Cooter Festival

Inverness’ Cooter Festival will have a new home, at least this year.

City officials will move the 16th annual Cooter Festival to Whispering Pines Park instead of the Inverness downtown area.

The move to the 290-acre park on 1700 Forest Dr. was motivated by many factors, including the growing size of the festival and needing more space in addition to ongoing construction in the downtown area, said Liz Fernley, Inverness’ marketing manager.

The popular three-day festival, which takes place Oct. 25- 27, will feature seven bands, at least 80 vendors, a carnival, and various attractions. And it’s difficult to stage all that in the downtown, especially as the Depot District gets built and the parks are renovated, she said.

“It’s just grown so big and there are variables with the Depot District,” Fernley said. “It’s just too big of a festival to have it confined …to the two parks and Depot District.”

She estimates 10,000-12,000 visitors.

Whispering Pines Park, within walking distance of downtown, has more than 800 parking spaces, most of which are on blacktop, she said. The city also owns land in the immediate area of the park that can also be used for parking. That’s in comparison to only about 200 municipal downtown spaces, in addition to parking along streets and commercial sites.

The city also needed space for RVs, and some equipment, that are utilized by carnival employees, and to provide water and electric hookup for those vehicles.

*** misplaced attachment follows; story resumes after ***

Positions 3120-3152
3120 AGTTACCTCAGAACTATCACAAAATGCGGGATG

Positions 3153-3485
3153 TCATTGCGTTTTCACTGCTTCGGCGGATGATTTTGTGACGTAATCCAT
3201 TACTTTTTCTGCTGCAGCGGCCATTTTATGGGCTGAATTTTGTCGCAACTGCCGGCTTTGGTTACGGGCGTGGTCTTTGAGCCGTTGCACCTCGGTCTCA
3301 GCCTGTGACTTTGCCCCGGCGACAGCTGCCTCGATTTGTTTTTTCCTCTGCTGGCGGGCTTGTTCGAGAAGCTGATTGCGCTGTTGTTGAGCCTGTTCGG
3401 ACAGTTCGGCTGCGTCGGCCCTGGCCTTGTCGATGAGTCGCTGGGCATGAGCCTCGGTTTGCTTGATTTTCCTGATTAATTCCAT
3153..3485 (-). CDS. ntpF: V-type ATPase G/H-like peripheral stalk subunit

Fernley said that in years past, the city allowed carnival workers to park near the train station, but that building has since been moved.

The original schedule for the Depot District and the two downtown parks (Liberty and Wallace Brooks) to be completed was late October. City Manager Frank DiGiovanni said while Liberty will be completed on time, Wallace Brooks is about two weeks behind.

“This may be a blessing in disguise,” DiGiovanni said, adding that this was what the city needed to move the event.

“We’ll gauge it to see how it goes,” he said, adding that if it goes well Whispering Pines might be its permanent location.

Whispering Pines Park has already proven itself as a location for large venues, such as the Independence Day Freedom Festival during the 1980s.

The city will also offer shuttle service from Whispering Pines’ parking lots to the festivities, he said. City staff are also reviewing the possibility of offering shuttle service from the park to downtown.

Liberty Park is too small at less than 4.5 acres, he said.

Number of boat slips on lake reduced

In additional Depot District construction news, DiGiovanni said plans for a 40-slip boat dock at Big Lake Henderson is off the table and will be replaced with a modest 10-space dock.

DiGiovanni said that Southwest Water Management District officials asked the city to provide an environmental impact study of the larger dock and that would have taken months to complete. DiGiovanni said 10 slips did not require the study so he reduced the number.

He said that when the 40 were proposed the city didn’t know how much they would be used.

With just 10 slips for mooring, the city can always return to state water regulators later and request permission to build more if there is enough demand for them, and do the impact study, he said.

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Contact Chronicle reporter Fred Hiers at or 352-397-5914.

(2) comments


Whispering Pines is walking distance from downtown?


You have to be kidding, just another joke. The stoplight at Hwy 44 and 581 or Forest Drive will only allow five or six cars to move through the light now. The land that they are talking about that the city owns that will be used as off-site parking for this fiasco is in a residential area, where the old gas tank used to rest. Forest Drive is a two-lane road through a residential neighborhood with a 30 mile an hour speed limit. It is not used to be amain thoroughfare for speeding cars after a concert. Just another bad decision from a bunch of carnival barkers we call the city leaders.

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